In each project you will also see the themes represented in showing: core controls, sdk controls and toolkit controls.  Please make sure to appreciate all of them.  I didn’t post screenshots of all here.

The future deployment of these themes/templates

The idea is that we’ll clean these up in a more distributable manner.  We’ll likely create VSIX files (Visual Studio extension installers) so that you could then say File…New Silverlight Cosmopolitan Application and have these already in there.  This also allows us to put them in the Visual Studio Gallery where you can search/download directly to Visual Studio.  We also will likely put the resources on the Expression Gallery for download.  And as I mentioned before, it’s possible that future iterations of things like WCF RIA Services and such might use them as default.  You tell me: what is the best distribution method?  How would you expect to download/install/use these?

Summary

I love these new themes.  I think our design team did a great job here.  Tsitsi and Corrina are awesome and put a lot of work into refining these.  By the feedback that I’ve been getting in email and blog comments, these are exactly the type of things that you’ve been wanting.  Mostly from developers I’m hearing the thank you for helping me since I have no design skills!  This is great feedback that our team loves to hear.  I hope you find these valuable.

These raw project templates here are essentially the Silverlight Navigation Application template modified.  We’ll have the biz app ones a while later, but these should get you started.

Hope this helps!


This work is licensed under a Creative Commons Attribution By license.

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This has been one of the features that I’ve been excited about for a while since I heard we were changing it.  With the release of Silverlight 2 Beta 2 and the updated preview of Expression Blend 2.5 (June 2008), skinning and styling controls within Silverlight gets a bunch easier.

Sample skins from Corrina Barber

When Silverlight 2 Beta 1 was released there was the possibility of styling/skinning controls.  It wasn’t impossible, but perhaps a bit obfuscated to the eye for people with short attention spans like myself.  You can read more about those methods here and here.  WPF designers were probably laughing that Silverlight developers might have been struggling with skinning controls.  Why?  Because Blend for WPF supports a right-click “Edit Template” functionality for WPF…so where is it for Silverlight?  In the latest release of Blend 2.5 of course!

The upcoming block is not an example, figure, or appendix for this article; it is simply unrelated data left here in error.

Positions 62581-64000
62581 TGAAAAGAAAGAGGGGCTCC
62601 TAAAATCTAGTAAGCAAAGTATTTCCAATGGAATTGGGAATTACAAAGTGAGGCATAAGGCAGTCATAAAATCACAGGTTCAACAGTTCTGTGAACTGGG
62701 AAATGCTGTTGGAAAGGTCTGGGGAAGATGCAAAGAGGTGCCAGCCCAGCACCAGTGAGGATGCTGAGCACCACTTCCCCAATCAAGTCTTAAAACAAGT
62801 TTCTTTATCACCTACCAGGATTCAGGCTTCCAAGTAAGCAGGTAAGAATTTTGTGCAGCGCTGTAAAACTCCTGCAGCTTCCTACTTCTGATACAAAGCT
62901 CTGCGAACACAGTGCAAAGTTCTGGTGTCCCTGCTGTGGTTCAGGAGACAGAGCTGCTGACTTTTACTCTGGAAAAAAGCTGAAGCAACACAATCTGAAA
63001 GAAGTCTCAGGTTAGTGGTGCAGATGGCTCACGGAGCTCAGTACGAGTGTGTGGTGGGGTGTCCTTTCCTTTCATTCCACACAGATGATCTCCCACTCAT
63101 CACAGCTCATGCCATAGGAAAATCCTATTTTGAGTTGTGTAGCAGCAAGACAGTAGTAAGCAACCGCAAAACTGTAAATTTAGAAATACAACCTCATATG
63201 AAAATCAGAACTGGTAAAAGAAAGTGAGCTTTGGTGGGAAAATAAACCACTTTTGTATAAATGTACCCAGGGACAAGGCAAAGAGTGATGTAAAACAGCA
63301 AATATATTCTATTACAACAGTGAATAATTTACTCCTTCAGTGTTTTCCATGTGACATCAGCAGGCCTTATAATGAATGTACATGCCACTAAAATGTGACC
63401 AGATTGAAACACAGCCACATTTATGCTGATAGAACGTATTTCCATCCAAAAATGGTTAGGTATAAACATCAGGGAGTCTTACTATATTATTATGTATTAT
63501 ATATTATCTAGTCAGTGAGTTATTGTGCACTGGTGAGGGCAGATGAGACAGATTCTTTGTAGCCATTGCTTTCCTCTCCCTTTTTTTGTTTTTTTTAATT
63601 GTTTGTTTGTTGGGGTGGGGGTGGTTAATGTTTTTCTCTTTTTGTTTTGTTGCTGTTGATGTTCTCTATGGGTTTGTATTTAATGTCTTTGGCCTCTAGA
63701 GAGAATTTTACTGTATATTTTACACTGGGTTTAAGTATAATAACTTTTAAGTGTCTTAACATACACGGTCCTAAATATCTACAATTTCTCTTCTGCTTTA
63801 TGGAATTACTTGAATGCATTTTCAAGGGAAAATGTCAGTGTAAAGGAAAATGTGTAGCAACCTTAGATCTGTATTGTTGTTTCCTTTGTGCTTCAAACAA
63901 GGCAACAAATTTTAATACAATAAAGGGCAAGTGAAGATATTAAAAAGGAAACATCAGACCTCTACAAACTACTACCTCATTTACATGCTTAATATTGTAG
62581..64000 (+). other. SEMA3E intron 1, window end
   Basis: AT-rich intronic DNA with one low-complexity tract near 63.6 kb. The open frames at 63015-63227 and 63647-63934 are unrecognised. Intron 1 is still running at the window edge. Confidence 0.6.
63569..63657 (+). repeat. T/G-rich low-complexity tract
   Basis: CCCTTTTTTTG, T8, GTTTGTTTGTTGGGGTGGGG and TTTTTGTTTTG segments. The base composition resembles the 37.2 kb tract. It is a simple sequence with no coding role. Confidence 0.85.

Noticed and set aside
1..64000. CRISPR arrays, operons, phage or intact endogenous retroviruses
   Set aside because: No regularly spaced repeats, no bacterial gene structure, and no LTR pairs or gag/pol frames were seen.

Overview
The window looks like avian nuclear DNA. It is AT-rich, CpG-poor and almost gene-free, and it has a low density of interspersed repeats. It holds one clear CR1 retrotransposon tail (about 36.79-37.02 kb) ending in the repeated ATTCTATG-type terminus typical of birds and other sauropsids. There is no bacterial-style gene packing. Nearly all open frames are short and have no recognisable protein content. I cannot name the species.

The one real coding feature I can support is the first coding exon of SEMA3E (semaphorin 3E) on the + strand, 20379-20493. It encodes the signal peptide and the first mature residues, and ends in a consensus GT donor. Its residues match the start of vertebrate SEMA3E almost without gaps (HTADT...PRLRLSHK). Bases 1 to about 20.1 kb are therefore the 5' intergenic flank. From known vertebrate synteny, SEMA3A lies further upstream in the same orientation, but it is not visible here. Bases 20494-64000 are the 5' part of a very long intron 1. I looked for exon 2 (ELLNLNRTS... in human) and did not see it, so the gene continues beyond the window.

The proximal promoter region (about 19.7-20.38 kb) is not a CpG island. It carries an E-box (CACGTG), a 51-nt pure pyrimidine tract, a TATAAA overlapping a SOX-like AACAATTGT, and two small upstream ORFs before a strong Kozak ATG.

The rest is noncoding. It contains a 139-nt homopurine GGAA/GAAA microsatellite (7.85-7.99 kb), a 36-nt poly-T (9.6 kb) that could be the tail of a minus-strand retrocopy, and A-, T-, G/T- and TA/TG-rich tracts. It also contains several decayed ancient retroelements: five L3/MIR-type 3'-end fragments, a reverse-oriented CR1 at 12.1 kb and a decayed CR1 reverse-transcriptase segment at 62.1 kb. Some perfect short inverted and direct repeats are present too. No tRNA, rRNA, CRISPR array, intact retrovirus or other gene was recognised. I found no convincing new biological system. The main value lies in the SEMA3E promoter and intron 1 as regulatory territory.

That’s right—simpler skinning.  At RIApalooza in fact I was asked about how one would know *what* elements could be skinned, etc.  Outside of the docs, and some spelunking, it wasn’t entirely intuitive.  But now, well, let’s take a look.  Let’s take a look at Blend 2.5 June 2008 preview and adding a ScrollBar to our design surface:

You may not realize it but the ScrollBar has a lot of elements that you can skin.  The thumb, the handles, the bar, every little detail…so now in Blend 2.5 we can right-click and choose to edit that:

When you do this you are prompted for some settings, one to name the style and the second of where to put it, either in the document resources or as an application resource that other controls may subscribe to:

After you do this, your objects and timelines explorer (on the left by default unless you’ve moved it) now changes to represent the layered elements of the control you are skinning now.  Note that the “up” arrow will get you out of this mode and back to your documents visual tree of elements.  Here’s what the base template for ScrollBar looks like:

You can continue to dig further.  For example with ScrollBar, if you wanted to modify the Thumb, simply select that in the visual object tree:

then right-click on the Thumb now on the design surface and choose to edit that template and now you’ll see that you can edit the Thumb’s template rather simply:

If I wanted to I can remove the three elements that make up the HortizontalThumb and make my Thumb an Image of myself (horrible design, but proving a point):

I chose ScrollBar in this post, but you can do this with any of the controls and the process is the same.  This now makes skinning a bit more within a closer reach to most.  The reach for developers might be a bit further if you have no design skills…but I’ll gladly send you my picture if you want to use it as your navigational Thumb for ScrollBar.

One other tip is that when you have an element on the design surface that has a template skin attached to it, Blend will help you get there even faster rather than having to right-click further.  At the top there is a breadcrumb like trail and if you are on an element that has a template there will be a “Template” link you can click directly on:

Hope this helps!